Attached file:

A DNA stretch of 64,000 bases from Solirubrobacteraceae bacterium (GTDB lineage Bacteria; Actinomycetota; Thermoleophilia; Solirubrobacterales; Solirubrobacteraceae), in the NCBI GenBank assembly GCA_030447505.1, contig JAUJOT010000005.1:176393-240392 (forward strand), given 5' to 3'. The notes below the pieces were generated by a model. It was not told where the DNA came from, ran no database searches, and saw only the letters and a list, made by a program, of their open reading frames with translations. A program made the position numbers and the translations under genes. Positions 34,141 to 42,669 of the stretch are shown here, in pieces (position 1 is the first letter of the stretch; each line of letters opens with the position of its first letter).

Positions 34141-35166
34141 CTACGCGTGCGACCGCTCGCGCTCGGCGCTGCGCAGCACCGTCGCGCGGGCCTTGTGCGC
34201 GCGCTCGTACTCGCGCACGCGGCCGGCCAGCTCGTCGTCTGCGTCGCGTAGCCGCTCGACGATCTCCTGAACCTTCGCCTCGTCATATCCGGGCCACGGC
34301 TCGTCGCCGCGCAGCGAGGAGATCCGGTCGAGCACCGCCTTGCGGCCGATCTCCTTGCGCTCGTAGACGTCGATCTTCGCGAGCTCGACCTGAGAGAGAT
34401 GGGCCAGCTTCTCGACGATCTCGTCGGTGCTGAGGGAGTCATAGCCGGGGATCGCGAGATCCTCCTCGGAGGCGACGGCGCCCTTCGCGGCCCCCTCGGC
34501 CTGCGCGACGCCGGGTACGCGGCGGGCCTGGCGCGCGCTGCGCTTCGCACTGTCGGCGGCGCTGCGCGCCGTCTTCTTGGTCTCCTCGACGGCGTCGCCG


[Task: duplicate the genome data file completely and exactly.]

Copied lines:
A DNA stretch of 64,000 bases from Solirubrobacteraceae bacterium (GTDB lineage Bacteria; Actinomycetota; Thermoleophilia; Solirubrobacterales; Solirubrobacteraceae), in the NCBI GenBank assembly GCA_030447505.1, contig JAUJOT010000005.1:176393-240392 (forward strand), given 5' to 3'. The notes below the pieces were generated by a model. It was not told where the DNA came from, ran no database searches, and saw only the letters and a list, made by a program, of their open reading frames with translations. A program made the position numbers and the translations under genes. Positions 34,141 to 42,669 of the stretch are shown here, in pieces (position 1 is the first letter of the stretch; each line of letters opens with the position of its first letter).

Positions 34141-35166
34141 CTACGCGTGCGACCGCTCGCGCTCGGCGCTGCGCAGCACCGTCGCGCGGGCCTTGTGCGC
34201 GCGCTCGTACTCGCGCACGCGGCCGGCCAGCTCGTCGTCTGCGTCGCGTAGCCGCTCGACGATCTCCTGAACCTTCGCCTCGTCATATCCGGGCCACGGC
34301 TCGTCGCCGCGCAGCGAGGAGATCCGGTCGAGCACCGCCTTGCGGCCGATCTCCTTGCGCTCGTAGACGTCGATCTTCGCGAGCTCGACCTGAGAGAGAT
34401 GGGCCAGCTTCTCGACGATCTCGTCGGTGCTGAGGGAGTCATAGCCGGGGATCGCGAGATCCTCCTCGGAGGCGACGGCGCCCTTCGCGGCCCCCTCGGC
34501 CTGCGCGACGCCGGGTACGCGGCGGGCCTGGCGCGCGCTGCGCTTCGCACTGTCGGCGGCGCTGCGCGCCGTCTTCTTGGTCTCCTCGACGGCGTCGCCG